Do all organisms use the same lipid building blocks to construct bilayers? It turns out they don't. Life can be divided into three separate domains, Bacteria, Archea, and Eukaryota. Studies of sequence similarities of the ribosomal RNA genes from the DNA of these cells show that archea and eukaryota are more closely related than bacteria (also called prokaryotes). Yet there are many similarities between archea and bacteria. Both bacteria and archea are single-celled organisms without nuclei and internal organelles. In the past archea were thought to belong to the prokaryotes. Yet they differ significantly in genetic structure and in their metabolic pathways.
Figure: Phylogenetic Tree of Life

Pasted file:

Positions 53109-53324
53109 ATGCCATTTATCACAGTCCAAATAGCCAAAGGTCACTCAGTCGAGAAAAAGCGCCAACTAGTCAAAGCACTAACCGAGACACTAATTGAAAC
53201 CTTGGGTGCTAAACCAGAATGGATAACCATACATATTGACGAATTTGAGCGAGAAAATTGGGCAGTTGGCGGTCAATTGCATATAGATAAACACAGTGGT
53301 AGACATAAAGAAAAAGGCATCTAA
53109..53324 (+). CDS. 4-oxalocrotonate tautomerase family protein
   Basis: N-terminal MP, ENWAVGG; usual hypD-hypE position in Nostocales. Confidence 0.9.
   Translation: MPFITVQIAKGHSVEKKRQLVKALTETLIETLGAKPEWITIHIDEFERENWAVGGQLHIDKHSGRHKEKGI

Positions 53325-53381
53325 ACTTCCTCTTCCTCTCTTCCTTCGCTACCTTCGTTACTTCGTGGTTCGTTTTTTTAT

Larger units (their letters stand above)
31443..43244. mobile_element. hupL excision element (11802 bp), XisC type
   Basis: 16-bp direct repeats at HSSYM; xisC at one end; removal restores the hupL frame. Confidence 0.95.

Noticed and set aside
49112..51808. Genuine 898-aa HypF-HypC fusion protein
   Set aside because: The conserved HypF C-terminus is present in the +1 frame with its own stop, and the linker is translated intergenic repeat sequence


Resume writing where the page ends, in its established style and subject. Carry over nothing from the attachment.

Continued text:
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Archea often have very unique chemistries. Members of this domain can use not only carbohydrates and fats as sources of energy, but they can also use inorganic species such as ammonium, hydrogen, and metal ions as well as organic molecules such as methane. Some (methanogens) actually make methane. Archea were once thought to be found only in extreme environments (hence they were also called extremophiles), but in actuality they inhabit many environmental niches, including the oceans and soil. Since many do live in extreme environments, you would expect them to have evolved to synthesize stable, structural molecules. Archea use phospholipids in the membrane bilayers, but the lipids differ in three very important ways. Instead of fatty acid chains, they use isoprenoid chains as the nonpolar chains. Instead of using an ester link, the isoprenoids are covalently attached to the glycerol backbone with an ether link, which is obviously more stable than an ester bond used in the phospholipids discussed above. Finally, the stereochemistry of the phospholipids is based on sn-glycerol-1-phosphate and not sn-glycerol-3-phosphate.